Bergman: Article factually inaccurate, irresponsible
(Editor’s Note: The following is a collection of excerpts from a letter from Ethan A. Bergman, president of the American Academy of Nutrition and Dietetics, to the Academy membership following the publication by The New York Times of a story involving a squabble among some of the Academy’s members.)
To Academy members:
(April 30, 2013) You may have read an article in the April 11 New York Times titled “Food Politics Creates Rift in Panel on Labeling.”
Despite the academy’s efforts to provide accurate information to the author before publication, the article is factually inaccurate and irresponsible. All academy members are aware of the scientific controversies and personal views surrounding the issue of genetically modified foods and I want you to know that the academy works diligently to seek out authoritative, independent, evidence-based viewpoints on this highly charged issue.
Despite its description in the Times article and headline, the Advanced Technologies in Food Production Work Group of the Evidence Analysis Library is not “a panel on labeling,” nor is it a policy-setting committee.
The work group is focused on analyzing the current state of the science on the broader issues of food technology.
It is not a panel to formulate an official policy on GMOs or labeling.
An Academy member was invited to participate in the work group precisely because of the diverse perspective she brings to the issue, including her perspective on the topic of food technology.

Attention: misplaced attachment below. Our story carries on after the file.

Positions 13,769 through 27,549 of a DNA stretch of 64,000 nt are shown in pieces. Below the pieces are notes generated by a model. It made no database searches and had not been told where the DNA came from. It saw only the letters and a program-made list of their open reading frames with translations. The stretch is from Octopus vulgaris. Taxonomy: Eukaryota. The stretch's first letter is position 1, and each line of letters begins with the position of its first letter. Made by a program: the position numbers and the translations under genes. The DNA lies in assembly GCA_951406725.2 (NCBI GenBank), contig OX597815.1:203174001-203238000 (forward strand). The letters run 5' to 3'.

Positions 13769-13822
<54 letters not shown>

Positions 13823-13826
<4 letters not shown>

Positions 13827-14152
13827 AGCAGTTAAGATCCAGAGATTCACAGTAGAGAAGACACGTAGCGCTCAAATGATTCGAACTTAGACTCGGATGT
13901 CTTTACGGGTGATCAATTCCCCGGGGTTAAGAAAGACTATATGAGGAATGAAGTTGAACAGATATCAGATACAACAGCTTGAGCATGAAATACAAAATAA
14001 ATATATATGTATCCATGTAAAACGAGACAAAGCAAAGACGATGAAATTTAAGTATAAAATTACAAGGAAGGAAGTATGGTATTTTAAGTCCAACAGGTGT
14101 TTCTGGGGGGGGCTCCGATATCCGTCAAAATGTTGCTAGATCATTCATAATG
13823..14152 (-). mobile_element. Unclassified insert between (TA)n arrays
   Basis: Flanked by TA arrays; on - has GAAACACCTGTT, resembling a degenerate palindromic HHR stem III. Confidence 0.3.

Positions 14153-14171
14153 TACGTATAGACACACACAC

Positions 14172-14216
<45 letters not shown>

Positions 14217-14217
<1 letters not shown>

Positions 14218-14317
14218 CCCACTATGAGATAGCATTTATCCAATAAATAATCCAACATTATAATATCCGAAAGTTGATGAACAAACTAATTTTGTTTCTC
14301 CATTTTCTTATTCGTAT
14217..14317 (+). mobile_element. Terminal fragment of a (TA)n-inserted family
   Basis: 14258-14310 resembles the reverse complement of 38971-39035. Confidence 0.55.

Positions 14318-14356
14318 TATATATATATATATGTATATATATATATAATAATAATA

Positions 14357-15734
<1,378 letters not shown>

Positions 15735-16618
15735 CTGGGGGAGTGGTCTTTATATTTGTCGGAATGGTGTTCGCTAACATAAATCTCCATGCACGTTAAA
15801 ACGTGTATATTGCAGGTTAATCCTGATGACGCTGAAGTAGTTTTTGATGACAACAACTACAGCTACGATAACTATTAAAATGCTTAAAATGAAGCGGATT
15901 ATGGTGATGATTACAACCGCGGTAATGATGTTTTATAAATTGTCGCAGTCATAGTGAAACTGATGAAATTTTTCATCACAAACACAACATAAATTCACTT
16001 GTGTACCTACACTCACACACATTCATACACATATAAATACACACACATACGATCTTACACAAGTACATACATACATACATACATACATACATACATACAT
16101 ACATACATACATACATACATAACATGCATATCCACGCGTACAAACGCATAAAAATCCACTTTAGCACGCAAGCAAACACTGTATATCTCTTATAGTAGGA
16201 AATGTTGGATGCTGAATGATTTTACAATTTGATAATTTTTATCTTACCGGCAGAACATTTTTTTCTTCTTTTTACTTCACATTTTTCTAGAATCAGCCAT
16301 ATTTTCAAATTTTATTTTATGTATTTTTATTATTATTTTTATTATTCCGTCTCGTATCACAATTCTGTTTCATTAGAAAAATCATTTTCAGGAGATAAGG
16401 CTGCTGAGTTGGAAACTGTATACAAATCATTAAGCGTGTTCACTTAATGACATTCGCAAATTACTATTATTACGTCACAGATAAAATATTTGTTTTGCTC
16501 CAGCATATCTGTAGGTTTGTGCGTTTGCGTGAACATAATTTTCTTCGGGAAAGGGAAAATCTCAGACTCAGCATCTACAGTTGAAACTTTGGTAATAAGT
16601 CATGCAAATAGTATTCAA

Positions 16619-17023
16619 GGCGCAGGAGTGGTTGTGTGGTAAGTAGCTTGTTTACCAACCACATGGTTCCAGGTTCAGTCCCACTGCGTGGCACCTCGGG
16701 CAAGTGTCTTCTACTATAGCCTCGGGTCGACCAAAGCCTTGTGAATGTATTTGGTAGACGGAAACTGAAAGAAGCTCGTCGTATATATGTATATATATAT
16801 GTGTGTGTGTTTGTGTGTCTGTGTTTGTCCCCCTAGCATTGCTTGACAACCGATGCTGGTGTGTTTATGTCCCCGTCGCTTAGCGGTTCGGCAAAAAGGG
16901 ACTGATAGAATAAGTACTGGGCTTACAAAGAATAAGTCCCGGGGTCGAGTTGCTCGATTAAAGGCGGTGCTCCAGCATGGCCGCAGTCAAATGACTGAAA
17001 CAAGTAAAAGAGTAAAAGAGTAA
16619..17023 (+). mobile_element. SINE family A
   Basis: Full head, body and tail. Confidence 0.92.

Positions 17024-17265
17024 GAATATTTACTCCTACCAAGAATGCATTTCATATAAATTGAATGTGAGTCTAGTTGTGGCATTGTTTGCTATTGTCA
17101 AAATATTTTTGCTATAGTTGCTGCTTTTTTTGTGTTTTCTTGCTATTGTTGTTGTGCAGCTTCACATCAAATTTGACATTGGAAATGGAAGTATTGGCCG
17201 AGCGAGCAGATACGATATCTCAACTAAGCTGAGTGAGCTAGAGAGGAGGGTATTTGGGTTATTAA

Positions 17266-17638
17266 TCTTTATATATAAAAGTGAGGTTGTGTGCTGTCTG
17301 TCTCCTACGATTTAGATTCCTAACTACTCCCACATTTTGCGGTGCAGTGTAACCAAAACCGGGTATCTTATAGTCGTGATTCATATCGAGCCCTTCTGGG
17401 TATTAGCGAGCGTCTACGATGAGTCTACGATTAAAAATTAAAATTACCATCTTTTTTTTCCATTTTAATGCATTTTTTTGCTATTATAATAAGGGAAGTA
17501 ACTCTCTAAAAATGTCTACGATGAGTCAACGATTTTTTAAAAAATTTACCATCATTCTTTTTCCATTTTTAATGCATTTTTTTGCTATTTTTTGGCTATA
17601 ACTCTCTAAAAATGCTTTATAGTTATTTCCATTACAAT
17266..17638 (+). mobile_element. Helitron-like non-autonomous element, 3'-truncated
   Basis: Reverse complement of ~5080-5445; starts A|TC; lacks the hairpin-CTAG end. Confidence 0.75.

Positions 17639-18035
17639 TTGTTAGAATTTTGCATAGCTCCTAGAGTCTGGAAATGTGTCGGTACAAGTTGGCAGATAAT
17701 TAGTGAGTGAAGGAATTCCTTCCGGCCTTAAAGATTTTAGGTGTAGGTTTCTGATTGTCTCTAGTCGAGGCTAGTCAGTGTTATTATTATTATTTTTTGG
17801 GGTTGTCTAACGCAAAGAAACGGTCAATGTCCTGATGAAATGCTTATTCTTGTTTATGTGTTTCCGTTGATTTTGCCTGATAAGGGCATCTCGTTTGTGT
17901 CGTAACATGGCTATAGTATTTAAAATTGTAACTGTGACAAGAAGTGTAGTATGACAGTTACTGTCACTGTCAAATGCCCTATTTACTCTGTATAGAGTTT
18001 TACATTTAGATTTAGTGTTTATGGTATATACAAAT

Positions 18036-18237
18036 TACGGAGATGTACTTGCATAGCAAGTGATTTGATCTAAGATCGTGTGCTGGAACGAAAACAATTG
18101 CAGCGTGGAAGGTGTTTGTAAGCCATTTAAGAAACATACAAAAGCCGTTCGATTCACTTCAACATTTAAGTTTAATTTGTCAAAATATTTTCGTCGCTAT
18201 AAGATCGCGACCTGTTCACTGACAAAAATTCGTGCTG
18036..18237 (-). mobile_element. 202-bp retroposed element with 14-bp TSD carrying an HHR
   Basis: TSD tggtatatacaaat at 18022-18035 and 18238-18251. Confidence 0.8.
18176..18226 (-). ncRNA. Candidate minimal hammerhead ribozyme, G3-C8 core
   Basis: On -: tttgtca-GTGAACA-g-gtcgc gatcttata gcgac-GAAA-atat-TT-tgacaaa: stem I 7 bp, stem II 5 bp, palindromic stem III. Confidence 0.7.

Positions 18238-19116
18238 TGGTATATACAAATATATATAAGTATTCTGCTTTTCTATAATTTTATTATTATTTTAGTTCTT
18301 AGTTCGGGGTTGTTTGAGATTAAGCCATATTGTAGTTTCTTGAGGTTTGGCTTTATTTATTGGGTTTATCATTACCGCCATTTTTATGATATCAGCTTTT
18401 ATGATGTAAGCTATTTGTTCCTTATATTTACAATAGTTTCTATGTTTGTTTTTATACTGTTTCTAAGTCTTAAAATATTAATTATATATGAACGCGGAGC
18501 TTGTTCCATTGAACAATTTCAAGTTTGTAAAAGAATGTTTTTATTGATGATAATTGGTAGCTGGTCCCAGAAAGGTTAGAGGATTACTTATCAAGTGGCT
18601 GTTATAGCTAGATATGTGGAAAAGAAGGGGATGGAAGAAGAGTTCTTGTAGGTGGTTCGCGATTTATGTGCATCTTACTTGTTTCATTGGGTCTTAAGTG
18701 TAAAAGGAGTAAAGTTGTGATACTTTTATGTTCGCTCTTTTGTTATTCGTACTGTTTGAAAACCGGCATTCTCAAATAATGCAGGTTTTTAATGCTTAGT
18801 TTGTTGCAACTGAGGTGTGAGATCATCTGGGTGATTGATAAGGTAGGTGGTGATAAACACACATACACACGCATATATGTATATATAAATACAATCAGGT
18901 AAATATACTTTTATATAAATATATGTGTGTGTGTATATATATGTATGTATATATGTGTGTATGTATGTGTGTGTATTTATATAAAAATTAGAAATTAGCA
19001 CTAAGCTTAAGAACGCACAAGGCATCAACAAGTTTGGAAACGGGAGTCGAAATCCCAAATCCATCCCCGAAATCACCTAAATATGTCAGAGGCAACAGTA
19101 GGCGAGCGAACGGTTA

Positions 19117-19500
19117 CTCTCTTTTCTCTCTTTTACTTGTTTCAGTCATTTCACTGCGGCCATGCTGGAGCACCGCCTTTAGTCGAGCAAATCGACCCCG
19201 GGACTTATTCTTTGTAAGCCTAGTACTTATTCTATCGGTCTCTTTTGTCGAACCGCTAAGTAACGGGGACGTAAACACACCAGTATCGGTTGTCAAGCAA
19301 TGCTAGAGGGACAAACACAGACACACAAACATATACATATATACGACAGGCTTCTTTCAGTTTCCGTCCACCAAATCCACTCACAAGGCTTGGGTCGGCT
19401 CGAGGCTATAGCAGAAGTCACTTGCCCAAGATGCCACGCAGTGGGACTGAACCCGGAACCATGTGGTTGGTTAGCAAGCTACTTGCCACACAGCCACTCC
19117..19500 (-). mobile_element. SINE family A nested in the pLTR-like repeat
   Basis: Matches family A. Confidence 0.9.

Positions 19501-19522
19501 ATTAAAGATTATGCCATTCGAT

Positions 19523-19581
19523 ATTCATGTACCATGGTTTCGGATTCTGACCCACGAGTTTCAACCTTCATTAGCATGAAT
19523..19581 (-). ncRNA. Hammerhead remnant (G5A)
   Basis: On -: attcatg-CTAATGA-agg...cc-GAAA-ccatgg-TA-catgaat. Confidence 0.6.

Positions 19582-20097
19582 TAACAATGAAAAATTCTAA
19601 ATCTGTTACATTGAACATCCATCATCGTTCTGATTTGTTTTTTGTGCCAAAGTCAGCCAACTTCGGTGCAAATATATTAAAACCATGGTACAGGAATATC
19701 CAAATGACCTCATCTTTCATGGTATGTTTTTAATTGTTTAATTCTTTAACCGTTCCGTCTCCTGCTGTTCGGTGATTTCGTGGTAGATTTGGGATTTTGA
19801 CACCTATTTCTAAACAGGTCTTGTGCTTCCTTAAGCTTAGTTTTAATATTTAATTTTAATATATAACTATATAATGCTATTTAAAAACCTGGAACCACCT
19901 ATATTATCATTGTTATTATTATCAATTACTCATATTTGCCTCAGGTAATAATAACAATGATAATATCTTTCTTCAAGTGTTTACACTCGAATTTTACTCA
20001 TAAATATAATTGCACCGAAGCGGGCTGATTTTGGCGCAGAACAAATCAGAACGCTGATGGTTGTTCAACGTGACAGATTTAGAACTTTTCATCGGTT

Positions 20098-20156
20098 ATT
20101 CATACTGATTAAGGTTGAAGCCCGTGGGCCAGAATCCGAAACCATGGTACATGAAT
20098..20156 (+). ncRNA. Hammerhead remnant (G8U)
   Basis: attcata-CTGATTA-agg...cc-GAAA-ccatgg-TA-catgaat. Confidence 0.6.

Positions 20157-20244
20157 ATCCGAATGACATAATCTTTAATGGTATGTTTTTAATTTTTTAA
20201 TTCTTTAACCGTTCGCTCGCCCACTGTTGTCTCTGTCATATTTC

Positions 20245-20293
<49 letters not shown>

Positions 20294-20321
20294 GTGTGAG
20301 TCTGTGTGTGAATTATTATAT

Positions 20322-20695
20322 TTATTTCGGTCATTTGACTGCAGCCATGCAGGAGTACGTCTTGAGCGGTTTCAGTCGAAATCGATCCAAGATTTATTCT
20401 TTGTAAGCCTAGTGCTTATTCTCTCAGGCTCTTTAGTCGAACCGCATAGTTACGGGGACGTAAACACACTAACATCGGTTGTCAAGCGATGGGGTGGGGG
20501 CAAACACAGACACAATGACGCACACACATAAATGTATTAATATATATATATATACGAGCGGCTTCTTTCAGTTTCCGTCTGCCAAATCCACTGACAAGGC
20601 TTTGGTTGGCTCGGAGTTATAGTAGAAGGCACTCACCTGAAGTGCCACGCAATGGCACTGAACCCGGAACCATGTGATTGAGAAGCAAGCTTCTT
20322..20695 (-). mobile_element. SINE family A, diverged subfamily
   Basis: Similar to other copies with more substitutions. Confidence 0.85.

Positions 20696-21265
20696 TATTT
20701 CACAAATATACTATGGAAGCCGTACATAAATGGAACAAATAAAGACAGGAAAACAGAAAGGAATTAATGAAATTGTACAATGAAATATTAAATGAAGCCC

The member was later removed from the work group because, unlike her colleagues on the panel, she refused to disclose any and all conflicts of interest. The fact that she has a consulting practice would at no time be a reason or cause for removal. She was simply asked, repeatedly, to disclose this information and she declined to do so. Failure to disclose is a standard that the Academy holds for all work group participants.
Another Academy member who was accused in the same article – although she was not contacted by the reporter – has set the record straight on her blog:
“… No one contacted me to inquire about my business relationships or to verify what was being written about me … Sadly, this illustrates what is wrong with today’s journalists, the lack of integrity.”
(Editor’s Note: The members mentioned here are Carole Bartolotto, who was removed for failure disclose, and Jennie Schmidt, whom The Times reporter mentioned but did not contact. )
Our organization has adopted the Institute of Medicine of the National Academies’ Conflict of Interest policy. One aspect of conflict of interest is “secondary interests,” which “may include not only financial gain but also the desire for professional advancement, recognition for personal achievement, and favors to friends and family or to students and colleagues.”
As you know, the academy does not stifle criticism from its members; on the contrary, we welcome civil dialogue on important issues.
However, we will not engage in bullying in the name of advocacy or self promotion. The ends do not justify the means.
And we will not provide a platform for those who would discredit the credentials or derail the work of our colleagues.